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Tom and Jerry and me
March 4, 2013 - Harry Eagar
I have purchased a number of Tom and Jerry DVDs, but M-G-M has been kind of chintzy about releasing all of them in the United States. So, when I noticed an eBay seller offering a complete Tom and Jerry collection, I was interested.
True, the seller was from Asia, home of the DVD pirates. But he claimed to have the original receipt, on request, and he had upwards of 7,400 positives on his seller rating. There could be one honest seller in Asia, nu?
And, as an eBay seller myself, I was aware of its policy against selling "Property taken without authorization from companies or governments."
So, I ordered the set. When it arrived, I was immediately suspicious that it might, in fact, be a bootleg. The tipoff was the big lettering on the box: Merto-Goldwin-Mayer.
It turned out that, if I had inspected the thumbnail with a magnifier, I could have seen that before I ordered, but I hadn't thought to do that.
So, I reported the seller for violation of policy, for which the punishment can be banishment.
Ebay sent back a robo-email saying it would investigate and, if necessary, take action, although because of privacy concerns, it would not tell me what action, if any, it did take.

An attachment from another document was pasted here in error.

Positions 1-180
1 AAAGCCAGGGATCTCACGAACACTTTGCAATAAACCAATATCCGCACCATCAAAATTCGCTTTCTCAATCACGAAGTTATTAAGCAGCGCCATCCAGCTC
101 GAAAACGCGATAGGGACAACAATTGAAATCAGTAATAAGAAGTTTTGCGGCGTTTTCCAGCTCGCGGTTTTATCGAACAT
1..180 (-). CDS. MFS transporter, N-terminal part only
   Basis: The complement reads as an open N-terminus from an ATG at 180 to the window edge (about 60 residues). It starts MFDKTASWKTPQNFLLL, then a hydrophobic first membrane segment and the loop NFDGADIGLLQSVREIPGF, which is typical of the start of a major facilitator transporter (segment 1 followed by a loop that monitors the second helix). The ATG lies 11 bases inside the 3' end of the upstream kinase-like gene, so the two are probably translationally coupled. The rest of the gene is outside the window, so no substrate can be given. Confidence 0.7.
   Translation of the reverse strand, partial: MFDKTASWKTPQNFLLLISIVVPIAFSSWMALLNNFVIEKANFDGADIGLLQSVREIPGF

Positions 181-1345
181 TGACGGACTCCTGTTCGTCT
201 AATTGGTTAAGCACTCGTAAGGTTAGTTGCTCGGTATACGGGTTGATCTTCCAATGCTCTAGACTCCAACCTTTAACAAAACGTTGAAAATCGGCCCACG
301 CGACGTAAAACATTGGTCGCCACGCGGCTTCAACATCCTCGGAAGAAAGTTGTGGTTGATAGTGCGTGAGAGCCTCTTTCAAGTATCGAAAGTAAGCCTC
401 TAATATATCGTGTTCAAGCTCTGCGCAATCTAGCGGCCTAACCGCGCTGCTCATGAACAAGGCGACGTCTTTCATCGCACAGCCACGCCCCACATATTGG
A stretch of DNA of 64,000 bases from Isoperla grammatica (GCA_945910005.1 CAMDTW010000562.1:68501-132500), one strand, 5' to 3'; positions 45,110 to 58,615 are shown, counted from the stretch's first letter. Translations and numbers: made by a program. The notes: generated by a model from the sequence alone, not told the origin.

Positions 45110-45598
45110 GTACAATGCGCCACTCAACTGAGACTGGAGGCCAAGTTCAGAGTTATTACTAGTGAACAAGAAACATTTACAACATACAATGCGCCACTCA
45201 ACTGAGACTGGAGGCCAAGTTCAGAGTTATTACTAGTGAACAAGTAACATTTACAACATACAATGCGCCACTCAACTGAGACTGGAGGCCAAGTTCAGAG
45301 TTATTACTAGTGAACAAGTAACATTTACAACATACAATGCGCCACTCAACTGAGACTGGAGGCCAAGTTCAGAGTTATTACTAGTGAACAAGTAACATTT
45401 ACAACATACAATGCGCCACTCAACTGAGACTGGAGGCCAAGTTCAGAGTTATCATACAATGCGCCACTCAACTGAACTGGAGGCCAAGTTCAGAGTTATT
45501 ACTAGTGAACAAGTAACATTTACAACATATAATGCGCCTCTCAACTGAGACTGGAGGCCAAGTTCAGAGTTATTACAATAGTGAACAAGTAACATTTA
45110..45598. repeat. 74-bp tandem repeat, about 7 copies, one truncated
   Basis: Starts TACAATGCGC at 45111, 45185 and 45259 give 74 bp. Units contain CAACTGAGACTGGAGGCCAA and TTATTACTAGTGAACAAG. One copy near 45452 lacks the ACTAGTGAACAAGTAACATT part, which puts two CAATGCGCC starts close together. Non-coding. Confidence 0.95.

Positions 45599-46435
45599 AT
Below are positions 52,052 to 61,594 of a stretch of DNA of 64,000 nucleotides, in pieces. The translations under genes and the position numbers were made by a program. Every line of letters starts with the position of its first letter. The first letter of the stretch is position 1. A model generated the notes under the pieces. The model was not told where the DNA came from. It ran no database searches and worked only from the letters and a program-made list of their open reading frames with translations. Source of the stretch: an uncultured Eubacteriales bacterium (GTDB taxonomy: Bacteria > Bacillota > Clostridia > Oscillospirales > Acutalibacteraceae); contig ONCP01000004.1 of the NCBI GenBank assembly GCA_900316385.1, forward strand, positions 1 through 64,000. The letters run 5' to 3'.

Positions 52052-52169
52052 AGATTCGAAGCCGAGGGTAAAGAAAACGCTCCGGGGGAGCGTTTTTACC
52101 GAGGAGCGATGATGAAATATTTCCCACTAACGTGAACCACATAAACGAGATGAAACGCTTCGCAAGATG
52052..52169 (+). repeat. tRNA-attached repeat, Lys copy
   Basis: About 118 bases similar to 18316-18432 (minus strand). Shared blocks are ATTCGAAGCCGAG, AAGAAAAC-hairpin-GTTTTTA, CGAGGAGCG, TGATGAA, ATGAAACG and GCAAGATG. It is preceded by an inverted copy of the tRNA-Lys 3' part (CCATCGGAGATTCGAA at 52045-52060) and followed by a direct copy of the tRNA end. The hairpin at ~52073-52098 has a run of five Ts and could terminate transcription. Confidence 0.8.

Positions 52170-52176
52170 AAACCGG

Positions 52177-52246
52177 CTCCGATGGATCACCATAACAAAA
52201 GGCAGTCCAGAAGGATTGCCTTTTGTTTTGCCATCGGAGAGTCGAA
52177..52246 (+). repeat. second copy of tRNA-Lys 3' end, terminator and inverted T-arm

Well, it wasn't hard to wait a couple of weeks and see whether the seller, gadgetsjapan (which despite its name claims to be in Singapore), was still selling on eBay. It is. In fact, it is still selling the pirated Tom and Jerry cartoons, and you can see the Merto-Goldwin-Mayer lettering on the thumbnail.
It isn't hard to figure why. Despite eBay's first "community value" ("We believe people are basically good"), it's a capitalist business with stock on the exchange. A seller with 7,500 positive ratings must have generated tens of thousands in income for eBay. The company isn't going to say no to that, is it?
Pierre Omidyar talks a lot of talk in Hawaii about civic spirit, but his company doesn't walk the walk.
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